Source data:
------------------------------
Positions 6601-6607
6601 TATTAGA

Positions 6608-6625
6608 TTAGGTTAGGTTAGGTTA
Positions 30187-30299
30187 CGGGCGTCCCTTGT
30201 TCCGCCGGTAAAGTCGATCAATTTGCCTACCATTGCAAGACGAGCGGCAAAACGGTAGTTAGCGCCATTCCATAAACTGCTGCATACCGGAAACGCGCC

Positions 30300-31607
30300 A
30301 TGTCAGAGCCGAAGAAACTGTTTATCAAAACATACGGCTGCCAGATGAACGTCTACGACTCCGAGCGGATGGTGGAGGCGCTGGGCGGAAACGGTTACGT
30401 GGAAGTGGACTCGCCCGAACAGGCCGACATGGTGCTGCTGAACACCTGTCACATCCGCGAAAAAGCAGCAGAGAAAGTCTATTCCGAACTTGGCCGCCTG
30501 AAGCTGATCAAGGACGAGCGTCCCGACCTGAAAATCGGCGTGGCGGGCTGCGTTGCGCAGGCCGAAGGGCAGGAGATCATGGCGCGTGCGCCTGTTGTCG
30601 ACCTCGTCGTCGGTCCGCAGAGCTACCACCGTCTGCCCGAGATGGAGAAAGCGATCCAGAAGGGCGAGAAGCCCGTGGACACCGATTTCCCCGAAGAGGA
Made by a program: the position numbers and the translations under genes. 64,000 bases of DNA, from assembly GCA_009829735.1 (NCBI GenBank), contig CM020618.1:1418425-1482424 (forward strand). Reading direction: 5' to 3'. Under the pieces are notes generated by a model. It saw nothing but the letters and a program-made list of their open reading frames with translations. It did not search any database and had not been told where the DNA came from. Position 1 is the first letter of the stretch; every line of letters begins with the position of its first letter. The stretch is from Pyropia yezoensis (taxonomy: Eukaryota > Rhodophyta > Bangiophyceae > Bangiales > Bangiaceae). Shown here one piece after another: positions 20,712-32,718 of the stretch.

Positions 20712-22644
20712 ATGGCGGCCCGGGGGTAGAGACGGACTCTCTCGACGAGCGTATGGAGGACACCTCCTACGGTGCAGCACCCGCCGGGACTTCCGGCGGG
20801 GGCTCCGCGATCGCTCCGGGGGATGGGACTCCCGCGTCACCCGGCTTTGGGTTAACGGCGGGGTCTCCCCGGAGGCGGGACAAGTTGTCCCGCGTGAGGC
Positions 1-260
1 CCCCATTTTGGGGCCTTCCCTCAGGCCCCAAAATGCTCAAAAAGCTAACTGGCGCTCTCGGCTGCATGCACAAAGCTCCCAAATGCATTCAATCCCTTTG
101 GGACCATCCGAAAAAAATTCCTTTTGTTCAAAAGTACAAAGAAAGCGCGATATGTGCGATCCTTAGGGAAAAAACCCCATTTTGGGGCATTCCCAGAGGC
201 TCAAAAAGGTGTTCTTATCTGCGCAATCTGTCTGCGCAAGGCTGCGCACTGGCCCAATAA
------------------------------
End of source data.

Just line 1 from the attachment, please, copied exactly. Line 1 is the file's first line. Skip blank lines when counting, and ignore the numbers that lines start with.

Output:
Positions 6601-6607